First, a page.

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We study the molecular basis of nucleic acid regulatory processes, RNAi and DNA replication in particular. We use the tools of structural biology, biochemistry and biophysics to study proteins and protein complexes associated with these processes to elucidate how they work. Cryo-electron microscopy (cryoEM), X-ray crystallography, and other structural techniques enables us to obtain the three-dimensional structures of these molecular machines. Biochemistry, biophysics and molecular biology allow us to study properties that can be correlated to their function and biology.

The introduction of exogenous double-stranded RNA (dsRNA) into a cell can trigger the gene silencing process called RNA interference or RNAi. Although there has been remarkable progress in unraveling the components of the RNAi machinery, in order to get a complete understanding of these mechanisms we must determine how they work at the molecular level. Therefore, we embarked on structural and biochemical studies of these proteins. By solving the structure of the first full-length Argonaute protein, the key component in the RNAi machinery, we identified Argonaute as “Slicer”, the programmable effector enzyme that harbors the small RNAs, e.g., miRNAs and siRNAs, and cleaves the mRNA as directed by the siRNA. We are interested in the regulation of Argonaute and its participation in distinct silencing pathways, such as the silencing of transposable elements in the germline by the piRNA pathway, as well as RNAi-mediated heterochromatin formation. More recently, we have become interested in a particular miRNA regulatory system – that of the miRNA let-7, which also involves the pluripotent factor Lin28, the uridylases TUT4 and TUT7 and the nuclease Dis3L2, due to its central role in stem cell biology and particularly in cancer. These studies enhance not only our understanding of these important pathways, but should also improve the practical use of the RNAi technology as an experimental tool for gene knockdown technology.

In the field of replication, our goal is to understand the molecular motors involved in replication initiation. In studying the viral replication initiator E1 from papillomavirus as a model system, we discovered how the helicase uses ATP hydrolysis to translocate on DNA, a mechanism that has been recapitulated in many ATPase motors. In recent years, we have been studying the human Origin Recognition Complex (ORC). We determined the structure of human ORC initially using a combination of X-ray crystallography and cryoEM, and more recently by cryoEM and showed the consequences of developmental mutations. Using high-resolution single-particle cryoEM we showed the incredible dynamic nature of the complex. We are now studying the complex in different ATPase states, and the interaction between human ORC, DNA and other factors and complexes involved in replication initiation in humans.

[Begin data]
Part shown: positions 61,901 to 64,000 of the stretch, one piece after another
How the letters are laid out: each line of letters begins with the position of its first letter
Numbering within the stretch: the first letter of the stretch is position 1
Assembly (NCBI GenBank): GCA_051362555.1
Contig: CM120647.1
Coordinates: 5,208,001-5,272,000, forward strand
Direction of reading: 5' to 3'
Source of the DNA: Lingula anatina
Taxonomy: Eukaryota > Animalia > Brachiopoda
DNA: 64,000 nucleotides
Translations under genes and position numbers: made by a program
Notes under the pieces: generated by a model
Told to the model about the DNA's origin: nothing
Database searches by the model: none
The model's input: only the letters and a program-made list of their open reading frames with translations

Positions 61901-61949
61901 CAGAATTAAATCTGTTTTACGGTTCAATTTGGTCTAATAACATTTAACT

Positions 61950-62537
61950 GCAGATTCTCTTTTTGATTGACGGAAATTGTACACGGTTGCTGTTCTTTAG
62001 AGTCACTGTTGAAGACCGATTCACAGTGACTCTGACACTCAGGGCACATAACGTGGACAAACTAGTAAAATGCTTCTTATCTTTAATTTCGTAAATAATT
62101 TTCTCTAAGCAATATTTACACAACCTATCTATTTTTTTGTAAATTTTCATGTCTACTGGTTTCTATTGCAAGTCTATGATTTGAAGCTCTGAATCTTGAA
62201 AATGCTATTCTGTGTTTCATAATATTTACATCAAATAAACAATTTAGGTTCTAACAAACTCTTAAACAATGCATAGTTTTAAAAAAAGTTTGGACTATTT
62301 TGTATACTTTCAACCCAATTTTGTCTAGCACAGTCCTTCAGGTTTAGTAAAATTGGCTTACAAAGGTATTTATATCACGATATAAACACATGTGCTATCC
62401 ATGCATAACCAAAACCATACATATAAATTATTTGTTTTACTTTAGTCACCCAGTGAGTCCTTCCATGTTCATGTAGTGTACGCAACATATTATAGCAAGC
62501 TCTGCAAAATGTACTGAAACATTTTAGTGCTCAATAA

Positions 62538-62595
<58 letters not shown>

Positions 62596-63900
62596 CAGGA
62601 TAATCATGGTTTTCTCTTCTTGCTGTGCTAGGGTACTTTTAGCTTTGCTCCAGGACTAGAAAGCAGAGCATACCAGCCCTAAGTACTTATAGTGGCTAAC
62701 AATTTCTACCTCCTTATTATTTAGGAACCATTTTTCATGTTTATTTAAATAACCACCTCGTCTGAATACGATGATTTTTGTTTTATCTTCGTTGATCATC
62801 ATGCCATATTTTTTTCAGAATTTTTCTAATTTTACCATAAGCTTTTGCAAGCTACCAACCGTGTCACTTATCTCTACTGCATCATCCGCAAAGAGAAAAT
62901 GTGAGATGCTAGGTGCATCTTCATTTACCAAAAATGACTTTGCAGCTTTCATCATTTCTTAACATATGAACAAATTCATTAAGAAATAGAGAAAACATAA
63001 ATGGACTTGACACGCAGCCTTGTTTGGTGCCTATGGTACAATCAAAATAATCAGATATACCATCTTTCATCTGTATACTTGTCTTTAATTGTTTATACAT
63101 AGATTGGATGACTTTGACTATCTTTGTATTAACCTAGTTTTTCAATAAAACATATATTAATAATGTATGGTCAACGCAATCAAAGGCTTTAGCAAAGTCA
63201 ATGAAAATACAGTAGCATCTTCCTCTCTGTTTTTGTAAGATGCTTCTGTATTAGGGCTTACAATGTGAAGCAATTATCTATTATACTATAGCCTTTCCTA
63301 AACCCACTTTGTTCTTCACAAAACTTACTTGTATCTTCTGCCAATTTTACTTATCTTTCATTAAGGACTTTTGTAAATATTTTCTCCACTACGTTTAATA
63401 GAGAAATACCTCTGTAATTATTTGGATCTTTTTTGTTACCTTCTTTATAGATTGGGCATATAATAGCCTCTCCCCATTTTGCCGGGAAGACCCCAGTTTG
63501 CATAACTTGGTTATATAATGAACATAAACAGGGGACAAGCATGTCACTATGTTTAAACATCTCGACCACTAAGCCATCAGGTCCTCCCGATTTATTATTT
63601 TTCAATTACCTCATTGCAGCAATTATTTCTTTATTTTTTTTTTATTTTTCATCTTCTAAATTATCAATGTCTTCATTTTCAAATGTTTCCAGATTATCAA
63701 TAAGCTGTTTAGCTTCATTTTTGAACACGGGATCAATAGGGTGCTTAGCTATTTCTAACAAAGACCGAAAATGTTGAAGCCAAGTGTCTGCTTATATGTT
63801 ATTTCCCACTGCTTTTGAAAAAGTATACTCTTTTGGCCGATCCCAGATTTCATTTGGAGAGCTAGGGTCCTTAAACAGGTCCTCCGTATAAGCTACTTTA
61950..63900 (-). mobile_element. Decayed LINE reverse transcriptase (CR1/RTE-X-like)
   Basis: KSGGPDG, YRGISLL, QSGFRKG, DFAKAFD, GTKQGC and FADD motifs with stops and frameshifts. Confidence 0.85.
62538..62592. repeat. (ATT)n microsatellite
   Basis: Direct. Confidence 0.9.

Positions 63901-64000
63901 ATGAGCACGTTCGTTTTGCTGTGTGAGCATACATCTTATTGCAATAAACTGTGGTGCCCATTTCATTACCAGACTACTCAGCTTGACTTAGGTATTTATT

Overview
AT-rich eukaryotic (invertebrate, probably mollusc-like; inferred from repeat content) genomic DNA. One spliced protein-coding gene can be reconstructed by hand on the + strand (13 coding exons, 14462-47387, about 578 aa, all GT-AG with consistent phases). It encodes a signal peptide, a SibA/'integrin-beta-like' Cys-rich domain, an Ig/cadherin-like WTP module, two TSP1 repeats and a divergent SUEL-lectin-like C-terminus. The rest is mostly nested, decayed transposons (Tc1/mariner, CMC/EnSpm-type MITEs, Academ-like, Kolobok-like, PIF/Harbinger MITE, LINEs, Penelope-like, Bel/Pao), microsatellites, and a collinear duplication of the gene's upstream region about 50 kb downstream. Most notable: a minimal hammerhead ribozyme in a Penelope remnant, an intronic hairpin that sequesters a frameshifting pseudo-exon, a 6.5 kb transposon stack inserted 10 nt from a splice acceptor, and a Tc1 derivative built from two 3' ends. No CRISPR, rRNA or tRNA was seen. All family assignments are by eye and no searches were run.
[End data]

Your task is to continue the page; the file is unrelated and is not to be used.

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X.S. Wu, X.-Y. He, J.J. Ipsaro, Y.-H. Huang, J.B. Preall, D. Ng, Y.T. Shue, J. Sage, M. Egeblad, L. Joshua-Tor, and C. R. Vakoc, OCA-T1 and OCA-T2 are coactivators of POU2F3 in the tuft cell lineage, Nature, 607, 169-175 (2022).

B Bibel, E Elkayam, S Silletti, EA Komives, L Joshua-Tor. Target binding triggers hierarchical phosphorylation of human Argonaute-2 to promote target release. bioRxiv. [preprint.] 2022.01.06.475261; doi: https://doi.org/10.1101/2022.01.06.475261

K Meze, A Axhemi, DR Thomas, A Doymaz, L Joshua-Tor. A shape-shifting nuclease unravels structured RNA. bioRxiv [preprint.] 2021.11.30.470623; doi: https://doi.org/10.1101/2021.11.30.470623

J.J. Ipsaro and L. Joshua-Tor, Developmental Roles and Molecular Mechanisms of Asterix/GTSF1, WIREs RNAhttps://doi.org/10.1002/wrna.1716. Invited review article.

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